War of the Rebellion: Serial 034 Page 0726 KY.,MID.AND E.TENN.,N.ALA.,AND SW.VA. Chapter XXXV.

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INDIANAPOLIS, July 11, 1863.

General BURNSIDE:

In my dispatches of yesterday I expressed the opinion that the rebel force moving toward Orleans was only a detachment. The capture of Orleans is not confirmed, but I have ordered Hughes to fight if they come there. I have ordered 800 men from Seymour to Madison, by way of Columbus. The Verona route would have been better, but a change of cars would have been necessary at that point of cars waiting at Seymour. The same train can take the troops to Madison. Will there be gunboats at Madison and Westport? I hope we may be able to prevent Morgan's escape. I have no doubt but his coming was well known to thousands in this State, but they have not dared to show their hands. Scouts at Lexington report that the rebels burned Vienna last night, but do not report them on the road to Lexington, nor do they say what direction they have taken. I have telegraphed Love to try and send a messenger to Hobson, for fear he will not succeed.

O. B. WILLCOX,

Brigadier-General.

CINCINNATI, July 11, 1863.

General WILLCOX, Indianapolis:

In some of the messages sent by General Hughes and taken off the wires here, he states that he is short of ammunition. Have you not plenty at Indianapolis to send him? It can be sent from here. I learned from General Boyle that the gunboats sent from Louisville up the river are engaged near Madison, which indicates that the enemy are trying to cross there.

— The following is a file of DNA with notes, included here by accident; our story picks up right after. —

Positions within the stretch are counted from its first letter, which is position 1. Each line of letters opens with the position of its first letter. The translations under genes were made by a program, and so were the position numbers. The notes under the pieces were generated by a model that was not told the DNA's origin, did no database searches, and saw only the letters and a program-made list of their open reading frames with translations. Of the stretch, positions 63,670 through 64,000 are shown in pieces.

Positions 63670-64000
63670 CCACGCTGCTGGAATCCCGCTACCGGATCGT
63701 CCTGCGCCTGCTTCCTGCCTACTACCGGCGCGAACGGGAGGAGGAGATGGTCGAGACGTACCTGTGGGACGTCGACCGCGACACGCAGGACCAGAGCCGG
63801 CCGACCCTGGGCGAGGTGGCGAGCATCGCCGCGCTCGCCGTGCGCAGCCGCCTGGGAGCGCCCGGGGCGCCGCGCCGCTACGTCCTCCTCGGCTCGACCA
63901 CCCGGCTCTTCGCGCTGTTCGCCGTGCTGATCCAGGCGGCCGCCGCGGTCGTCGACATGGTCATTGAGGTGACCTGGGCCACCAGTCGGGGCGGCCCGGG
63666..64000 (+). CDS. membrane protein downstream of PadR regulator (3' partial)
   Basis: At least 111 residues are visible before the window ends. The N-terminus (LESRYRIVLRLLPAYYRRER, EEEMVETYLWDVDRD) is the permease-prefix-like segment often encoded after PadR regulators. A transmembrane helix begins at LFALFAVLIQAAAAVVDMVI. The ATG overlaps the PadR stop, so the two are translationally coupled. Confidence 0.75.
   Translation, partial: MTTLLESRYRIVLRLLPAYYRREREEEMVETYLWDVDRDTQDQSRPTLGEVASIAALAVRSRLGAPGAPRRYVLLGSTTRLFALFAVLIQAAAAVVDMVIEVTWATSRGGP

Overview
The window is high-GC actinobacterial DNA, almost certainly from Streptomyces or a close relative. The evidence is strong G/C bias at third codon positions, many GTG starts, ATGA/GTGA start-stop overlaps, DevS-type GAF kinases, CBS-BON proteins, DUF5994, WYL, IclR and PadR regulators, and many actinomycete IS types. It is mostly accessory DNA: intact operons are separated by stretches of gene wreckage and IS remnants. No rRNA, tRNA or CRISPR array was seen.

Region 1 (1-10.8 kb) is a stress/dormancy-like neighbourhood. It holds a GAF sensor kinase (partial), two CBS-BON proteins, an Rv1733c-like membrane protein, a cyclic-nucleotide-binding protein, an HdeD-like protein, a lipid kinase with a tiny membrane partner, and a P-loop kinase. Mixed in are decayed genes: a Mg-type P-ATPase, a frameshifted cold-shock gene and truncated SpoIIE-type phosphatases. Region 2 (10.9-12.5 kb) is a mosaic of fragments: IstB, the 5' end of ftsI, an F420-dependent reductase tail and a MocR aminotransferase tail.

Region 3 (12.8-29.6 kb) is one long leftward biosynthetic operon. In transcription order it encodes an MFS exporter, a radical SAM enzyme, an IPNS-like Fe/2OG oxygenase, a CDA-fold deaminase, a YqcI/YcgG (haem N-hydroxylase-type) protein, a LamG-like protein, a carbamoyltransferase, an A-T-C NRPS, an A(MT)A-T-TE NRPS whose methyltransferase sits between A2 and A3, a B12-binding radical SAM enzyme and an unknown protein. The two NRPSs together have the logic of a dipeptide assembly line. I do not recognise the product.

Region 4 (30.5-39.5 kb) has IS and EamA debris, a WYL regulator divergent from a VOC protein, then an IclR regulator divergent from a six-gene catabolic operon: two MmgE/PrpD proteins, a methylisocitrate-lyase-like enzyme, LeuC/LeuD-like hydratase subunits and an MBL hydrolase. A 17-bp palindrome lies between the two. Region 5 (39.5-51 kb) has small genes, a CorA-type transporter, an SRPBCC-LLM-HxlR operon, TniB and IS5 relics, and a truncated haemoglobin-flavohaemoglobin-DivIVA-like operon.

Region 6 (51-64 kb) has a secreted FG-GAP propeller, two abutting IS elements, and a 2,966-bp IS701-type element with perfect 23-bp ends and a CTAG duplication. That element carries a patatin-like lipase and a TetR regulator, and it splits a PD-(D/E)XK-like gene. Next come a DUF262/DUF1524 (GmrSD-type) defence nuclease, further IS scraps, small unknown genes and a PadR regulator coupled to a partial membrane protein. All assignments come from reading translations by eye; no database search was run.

A. E. BURNSIDE,

Major-General.

MITCHELL, July 11, 1863.

Governor MORTON and O. B. WILLCOX, Indianapolis:

Rebels in camp at Salem. General Hobson, with 4,000 cavalry and six cannon, at Corydon. I have now 2,000 raw men, but non ammunition for half. Let General Love send me some re-enforcements from Seymour, and let him move down with his command, leaving the railroad at Brownstown, and I from this point in front of the rebels, moving slowly to co-operate with Hobson's attack. Answer at once. Keep General Love and myself so advised as to act in concert.

JAMES HUGHES,

Brigadier-General.

INDIANAPOLIS, July 11, 1863-5 p.m. [Received 5.40 p.m.]

General BURNSIDE:

I am in doubt whether Vernon is actually in the possession of the rebels or not. I am inclined to think not, from the following dispatch. A prominent citizen of Vernon telegraphs me they are within a mile of Vernon, and asks for forces. A part of my forces are there. It is the